Autoimmune hepatitis is a chronic liver disease that is effectively treated with immunosuppressive therapy.
Prednisolone, often in combination with azathioprine, is the basic therapeutic option to induce remission.
However, this regimen can cause numerous side effects.
Dr Michael Manns and colleagues evaluated budesonide in the induction of remission in patients with previously untreated autoimmune hepatitis.
|10 out of 12 individuals responded to therapy|
Between 1998 and 1999, the team treated 12 patients with 3 mg budesonide 3 times daily for 3 months in this open one-arm multicenter phase IIa study.
The primary end point included induction of remission indicated by a drop of aspartate aminotransferase.
A further primary endpoint evaluated by the investigators was alanine aminotransferase levels below 2 times the upper limit of normal.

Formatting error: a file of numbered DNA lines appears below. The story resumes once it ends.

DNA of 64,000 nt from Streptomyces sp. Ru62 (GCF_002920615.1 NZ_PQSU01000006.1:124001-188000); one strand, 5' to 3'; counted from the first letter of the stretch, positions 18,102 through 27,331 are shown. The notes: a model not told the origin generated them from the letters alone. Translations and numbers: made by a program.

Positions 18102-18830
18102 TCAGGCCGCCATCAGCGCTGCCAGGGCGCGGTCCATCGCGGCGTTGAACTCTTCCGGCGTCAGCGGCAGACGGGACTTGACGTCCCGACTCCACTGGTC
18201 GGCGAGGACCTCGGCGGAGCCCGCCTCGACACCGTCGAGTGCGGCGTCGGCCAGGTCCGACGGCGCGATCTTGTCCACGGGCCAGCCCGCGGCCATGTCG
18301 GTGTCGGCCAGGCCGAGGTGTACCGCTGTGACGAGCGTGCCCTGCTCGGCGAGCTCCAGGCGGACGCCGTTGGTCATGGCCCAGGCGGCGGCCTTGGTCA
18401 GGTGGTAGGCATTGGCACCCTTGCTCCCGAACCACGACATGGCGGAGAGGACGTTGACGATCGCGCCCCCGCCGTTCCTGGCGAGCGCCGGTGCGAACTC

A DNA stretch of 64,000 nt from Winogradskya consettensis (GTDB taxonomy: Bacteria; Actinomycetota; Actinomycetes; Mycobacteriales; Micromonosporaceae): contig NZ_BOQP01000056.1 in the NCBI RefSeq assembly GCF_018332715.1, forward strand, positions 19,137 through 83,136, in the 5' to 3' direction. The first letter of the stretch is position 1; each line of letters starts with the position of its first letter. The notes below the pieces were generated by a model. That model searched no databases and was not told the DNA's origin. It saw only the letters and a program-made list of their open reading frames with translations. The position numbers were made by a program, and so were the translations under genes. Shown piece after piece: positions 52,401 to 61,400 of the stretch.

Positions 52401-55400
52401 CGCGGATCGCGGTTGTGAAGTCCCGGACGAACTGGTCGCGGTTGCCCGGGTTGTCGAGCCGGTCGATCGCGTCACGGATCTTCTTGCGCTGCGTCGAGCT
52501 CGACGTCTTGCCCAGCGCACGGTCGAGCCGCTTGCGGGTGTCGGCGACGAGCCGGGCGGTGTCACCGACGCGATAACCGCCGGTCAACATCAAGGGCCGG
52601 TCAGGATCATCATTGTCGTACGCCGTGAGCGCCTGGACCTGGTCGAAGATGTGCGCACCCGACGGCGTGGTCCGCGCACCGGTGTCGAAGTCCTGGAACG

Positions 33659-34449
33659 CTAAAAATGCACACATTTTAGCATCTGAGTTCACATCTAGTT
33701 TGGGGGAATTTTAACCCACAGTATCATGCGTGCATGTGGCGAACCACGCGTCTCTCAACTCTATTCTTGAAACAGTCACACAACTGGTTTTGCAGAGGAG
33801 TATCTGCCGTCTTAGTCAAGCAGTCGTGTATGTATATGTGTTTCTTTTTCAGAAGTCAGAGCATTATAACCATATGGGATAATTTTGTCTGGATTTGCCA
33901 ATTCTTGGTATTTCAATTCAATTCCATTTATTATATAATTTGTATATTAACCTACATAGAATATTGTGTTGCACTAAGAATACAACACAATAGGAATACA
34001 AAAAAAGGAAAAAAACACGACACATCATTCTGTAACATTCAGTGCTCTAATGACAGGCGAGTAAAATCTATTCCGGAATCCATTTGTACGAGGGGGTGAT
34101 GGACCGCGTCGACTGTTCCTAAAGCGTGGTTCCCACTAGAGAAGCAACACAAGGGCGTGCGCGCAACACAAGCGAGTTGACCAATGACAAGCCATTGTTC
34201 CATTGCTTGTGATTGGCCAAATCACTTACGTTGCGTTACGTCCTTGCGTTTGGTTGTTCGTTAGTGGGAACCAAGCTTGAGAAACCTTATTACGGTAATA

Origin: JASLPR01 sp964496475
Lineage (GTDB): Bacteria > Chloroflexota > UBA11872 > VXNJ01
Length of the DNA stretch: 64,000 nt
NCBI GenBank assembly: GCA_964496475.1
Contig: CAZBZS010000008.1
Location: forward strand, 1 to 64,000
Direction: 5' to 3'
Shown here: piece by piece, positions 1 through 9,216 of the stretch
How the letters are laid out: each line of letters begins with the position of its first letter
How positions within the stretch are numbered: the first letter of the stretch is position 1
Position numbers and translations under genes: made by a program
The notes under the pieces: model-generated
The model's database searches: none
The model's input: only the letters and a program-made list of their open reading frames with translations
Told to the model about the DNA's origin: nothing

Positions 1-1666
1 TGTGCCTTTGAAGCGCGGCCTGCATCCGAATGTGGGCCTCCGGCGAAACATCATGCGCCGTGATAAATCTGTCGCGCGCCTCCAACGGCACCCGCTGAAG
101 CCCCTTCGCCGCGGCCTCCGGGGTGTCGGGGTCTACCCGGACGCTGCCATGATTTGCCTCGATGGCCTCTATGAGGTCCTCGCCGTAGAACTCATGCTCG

The investigative team found that 7 of the 12 patients reached complete remission, and 3 patients had a partial response.
Therefore, the team noted that 10 out of 12 individuals responded to therapy.
The investigators observed that therapy was tolerated well in 10 out of 12 cases.
Dr Manns' team concluded, “Budesonide monotherapy was effective in the induction of remission and well tolerated in treatment naïve patients with autoimmune hepatitis.”
“It should be further evaluated in prospective controlled trials and should be compared to prednisolone both in monotherapy and in combination with azathioprine.”